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January 22, 2010 | By Julian E. Barnes
Defense Secretary Robert M. Gates leaned on India and Pakistan during his trip to South Asia this week to set aside a simmering rivalry and confront militant extremists. At the same time, Gates and other U.S. officials pushed arms sales that could fuel the antagonism between the two countries. Gates' trip was framed by that apparent contradiction in U.S. policy. On his arrival in Pakistan, a television news interviewer put the question bluntly: "Why re-arm both countries?" The Pentagon chief darted around the question.
Nearly 200 people have been killed by a cyclone that ripped through Bangladesh and eastern India, while millions were marooned by flooding or forced to live in shelters. The death toll in Bangladesh rose to more than 130, newspapers and private television channels said. In India, officials said at least 64 people had died in West Bengal state. Cyclone Aila slammed into parts of coastal Bangladesh and eastern India on Monday, triggering tidal surges that forced people from their homes.
February 2, 2009 | Paul Richter
President Obama has taken painstaking care in the first days of his administration to calm the waters of international relations with promises of cooperation and respect for other nations. But his new envoy to South Asia has landed with a splash. Officials in Afghanistan, Pakistan and India have reacted uneasily to the appointment of Richard Holbrooke, a veteran diplomat nicknamed "the Bulldozer."
January 23, 2009 | Paul Richter
President Obama, emphasizing the use of vigorous diplomacy to settle seemingly intractable problems, named two Democratic heavyweights Thursday as administration envoys to two of the world's most troubled regions. Obama named former Senate Majority Leader George J. Mitchell (D-Maine) as special envoy to the Middle East and former U.S. Ambassador Richard Holbrooke as special representative to Afghanistan and Pakistan.
June 1, 2008 | Henry Chu, Times Staff Writer
It was, you could say, only a matter of time. Today, Pakistan becomes the first nation in South Asia to adopt daylight saving time, pushing clocks forward by one hour. The three-month experiment is aimed, as elsewhere, at cutting energy costs by taking advantage of long summer days. But what might make practical sense for Pakistan is yet another headache for a region that already clocks up more than its share of chronological confusion. For residents of South Asia, figuring out what time it is in the next country, let alone beyond that, can be an exercise in frustration.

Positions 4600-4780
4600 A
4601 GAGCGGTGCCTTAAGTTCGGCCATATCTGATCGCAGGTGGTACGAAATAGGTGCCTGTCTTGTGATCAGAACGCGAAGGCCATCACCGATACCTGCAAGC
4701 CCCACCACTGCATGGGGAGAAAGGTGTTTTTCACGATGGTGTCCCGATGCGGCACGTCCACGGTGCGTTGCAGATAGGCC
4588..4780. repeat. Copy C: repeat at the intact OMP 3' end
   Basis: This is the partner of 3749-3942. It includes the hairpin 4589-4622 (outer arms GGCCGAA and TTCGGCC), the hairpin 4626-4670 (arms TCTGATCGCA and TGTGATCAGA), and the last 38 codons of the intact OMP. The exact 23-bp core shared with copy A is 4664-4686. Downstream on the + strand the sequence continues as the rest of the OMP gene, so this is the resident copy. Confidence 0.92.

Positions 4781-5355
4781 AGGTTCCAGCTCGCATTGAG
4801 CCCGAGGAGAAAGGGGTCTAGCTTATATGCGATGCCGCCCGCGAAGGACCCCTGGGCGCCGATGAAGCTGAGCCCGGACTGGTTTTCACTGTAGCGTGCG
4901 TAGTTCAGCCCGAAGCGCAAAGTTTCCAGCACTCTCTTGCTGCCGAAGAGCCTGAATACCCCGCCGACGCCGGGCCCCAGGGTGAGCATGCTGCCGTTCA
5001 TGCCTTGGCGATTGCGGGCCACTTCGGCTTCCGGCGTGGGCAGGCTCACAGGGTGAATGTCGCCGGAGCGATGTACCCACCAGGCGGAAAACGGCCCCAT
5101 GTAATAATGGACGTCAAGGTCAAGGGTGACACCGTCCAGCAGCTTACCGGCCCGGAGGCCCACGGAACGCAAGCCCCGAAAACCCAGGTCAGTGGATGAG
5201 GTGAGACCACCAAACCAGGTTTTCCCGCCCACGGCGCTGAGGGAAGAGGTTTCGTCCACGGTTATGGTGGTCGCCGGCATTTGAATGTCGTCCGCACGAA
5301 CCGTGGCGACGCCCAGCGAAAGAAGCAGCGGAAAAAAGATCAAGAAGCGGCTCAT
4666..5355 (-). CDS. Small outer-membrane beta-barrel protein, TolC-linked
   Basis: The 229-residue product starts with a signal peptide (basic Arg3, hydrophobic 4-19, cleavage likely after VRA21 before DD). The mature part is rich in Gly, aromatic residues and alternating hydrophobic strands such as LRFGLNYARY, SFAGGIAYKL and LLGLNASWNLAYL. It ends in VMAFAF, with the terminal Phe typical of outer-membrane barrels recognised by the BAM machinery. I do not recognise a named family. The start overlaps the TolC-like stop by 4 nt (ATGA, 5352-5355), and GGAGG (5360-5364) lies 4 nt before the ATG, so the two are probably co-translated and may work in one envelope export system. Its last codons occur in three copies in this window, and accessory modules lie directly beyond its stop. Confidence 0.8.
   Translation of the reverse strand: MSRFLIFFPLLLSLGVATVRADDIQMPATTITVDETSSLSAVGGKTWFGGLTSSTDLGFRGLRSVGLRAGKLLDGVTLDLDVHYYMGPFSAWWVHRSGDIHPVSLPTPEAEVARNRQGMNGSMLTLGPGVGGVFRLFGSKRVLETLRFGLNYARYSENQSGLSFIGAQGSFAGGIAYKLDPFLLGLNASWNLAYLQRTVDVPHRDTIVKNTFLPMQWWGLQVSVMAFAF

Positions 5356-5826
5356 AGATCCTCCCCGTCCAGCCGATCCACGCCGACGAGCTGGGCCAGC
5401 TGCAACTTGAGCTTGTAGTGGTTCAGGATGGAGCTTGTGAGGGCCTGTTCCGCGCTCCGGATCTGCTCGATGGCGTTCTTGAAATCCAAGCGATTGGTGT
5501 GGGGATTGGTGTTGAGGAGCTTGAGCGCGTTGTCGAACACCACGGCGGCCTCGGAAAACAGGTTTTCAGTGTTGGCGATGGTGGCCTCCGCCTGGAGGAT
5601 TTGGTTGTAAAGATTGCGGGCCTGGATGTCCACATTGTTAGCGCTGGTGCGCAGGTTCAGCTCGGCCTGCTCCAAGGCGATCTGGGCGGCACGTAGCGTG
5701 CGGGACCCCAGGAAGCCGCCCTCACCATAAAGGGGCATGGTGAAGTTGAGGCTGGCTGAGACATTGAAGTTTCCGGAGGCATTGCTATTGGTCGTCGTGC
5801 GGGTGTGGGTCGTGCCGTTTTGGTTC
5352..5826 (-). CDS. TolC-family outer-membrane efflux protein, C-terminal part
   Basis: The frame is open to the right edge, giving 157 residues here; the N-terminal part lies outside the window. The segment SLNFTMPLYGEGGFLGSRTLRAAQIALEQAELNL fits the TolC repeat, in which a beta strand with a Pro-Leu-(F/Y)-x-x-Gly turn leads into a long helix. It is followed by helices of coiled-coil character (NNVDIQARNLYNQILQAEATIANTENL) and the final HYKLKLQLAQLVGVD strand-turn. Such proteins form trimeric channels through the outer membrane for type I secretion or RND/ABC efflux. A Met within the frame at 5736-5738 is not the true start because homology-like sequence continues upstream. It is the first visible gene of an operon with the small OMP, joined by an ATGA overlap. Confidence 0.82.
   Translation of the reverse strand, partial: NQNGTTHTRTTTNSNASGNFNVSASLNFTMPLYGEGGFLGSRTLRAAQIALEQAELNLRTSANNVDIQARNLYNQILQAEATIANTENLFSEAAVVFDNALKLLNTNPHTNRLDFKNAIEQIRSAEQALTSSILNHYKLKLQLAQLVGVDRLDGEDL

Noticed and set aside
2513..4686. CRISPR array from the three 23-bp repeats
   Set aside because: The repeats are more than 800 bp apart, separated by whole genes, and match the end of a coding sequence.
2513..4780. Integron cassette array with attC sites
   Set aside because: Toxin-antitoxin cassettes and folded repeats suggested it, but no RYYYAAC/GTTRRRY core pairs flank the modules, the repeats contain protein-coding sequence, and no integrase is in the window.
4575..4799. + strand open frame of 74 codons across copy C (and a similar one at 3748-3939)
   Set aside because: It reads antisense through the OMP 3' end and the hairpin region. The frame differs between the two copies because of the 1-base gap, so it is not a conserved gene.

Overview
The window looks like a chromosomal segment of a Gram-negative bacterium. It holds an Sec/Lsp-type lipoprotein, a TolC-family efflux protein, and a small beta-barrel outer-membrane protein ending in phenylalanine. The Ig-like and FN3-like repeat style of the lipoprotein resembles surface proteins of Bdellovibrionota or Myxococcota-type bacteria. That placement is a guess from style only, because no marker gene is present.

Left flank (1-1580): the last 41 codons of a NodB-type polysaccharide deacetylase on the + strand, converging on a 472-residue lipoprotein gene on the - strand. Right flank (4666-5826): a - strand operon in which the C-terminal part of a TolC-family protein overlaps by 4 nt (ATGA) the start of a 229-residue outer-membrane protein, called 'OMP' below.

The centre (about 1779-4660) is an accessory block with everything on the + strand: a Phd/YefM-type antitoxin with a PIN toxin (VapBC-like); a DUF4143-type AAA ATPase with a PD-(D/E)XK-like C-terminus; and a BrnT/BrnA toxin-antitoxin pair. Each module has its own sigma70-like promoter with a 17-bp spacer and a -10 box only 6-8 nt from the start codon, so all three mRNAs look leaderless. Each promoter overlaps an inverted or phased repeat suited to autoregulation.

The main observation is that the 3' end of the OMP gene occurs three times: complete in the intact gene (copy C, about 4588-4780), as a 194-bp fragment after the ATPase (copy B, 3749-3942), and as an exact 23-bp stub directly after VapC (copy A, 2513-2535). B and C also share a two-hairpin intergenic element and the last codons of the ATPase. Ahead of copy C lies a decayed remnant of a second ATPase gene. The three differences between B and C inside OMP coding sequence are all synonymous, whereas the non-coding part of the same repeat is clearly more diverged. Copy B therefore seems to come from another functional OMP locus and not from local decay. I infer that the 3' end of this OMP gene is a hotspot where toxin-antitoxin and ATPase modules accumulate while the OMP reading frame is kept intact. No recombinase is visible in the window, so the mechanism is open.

May 2, 2008 | Henry Chu, Times Staff Writer
Just eight years ago, Sunil Pant wondered whether there was anyone else in this Himalayan land like him. To his engineer's mind, it was a riddle to be solved, and he methodically set about doing so. Pant planted himself in Katmandu's biggest park and handed out free condoms, seeking to help curb the rising incidence of sexually transmitted diseases. At the same time, through subtle conversations, he teased out an answer to his ulterior question: Were there other gays and lesbians out there?
August 12, 2007 | Yasmin Khan, Yasmin Khan is author of "The Great Partition: The Making of India and Pakistan," recently published in Britain and due out later this year in the U.S.
In the 20th century, the great powers devised a new method for solving entrenched conflicts in faraway countries The tool kit was simple; it required only maps and pens. It appealed because it could be carried out relatively quickly by departing imperialists from their airy colonial offices, and it could be imposed from above on the peoples they formerly governed.
August 10, 2007 | From Times Wire Reports
The death toll from two weeks of heavy monsoon rains across South Asia rose sharply to at least 521 as rescuers reached remote, flooded villages in northern India. The causes of death included electrocution, house collapses, snakebites and drowning. The storms across much of northern India, Bangladesh and Nepal have also left about 19 million people stranded, officials said.
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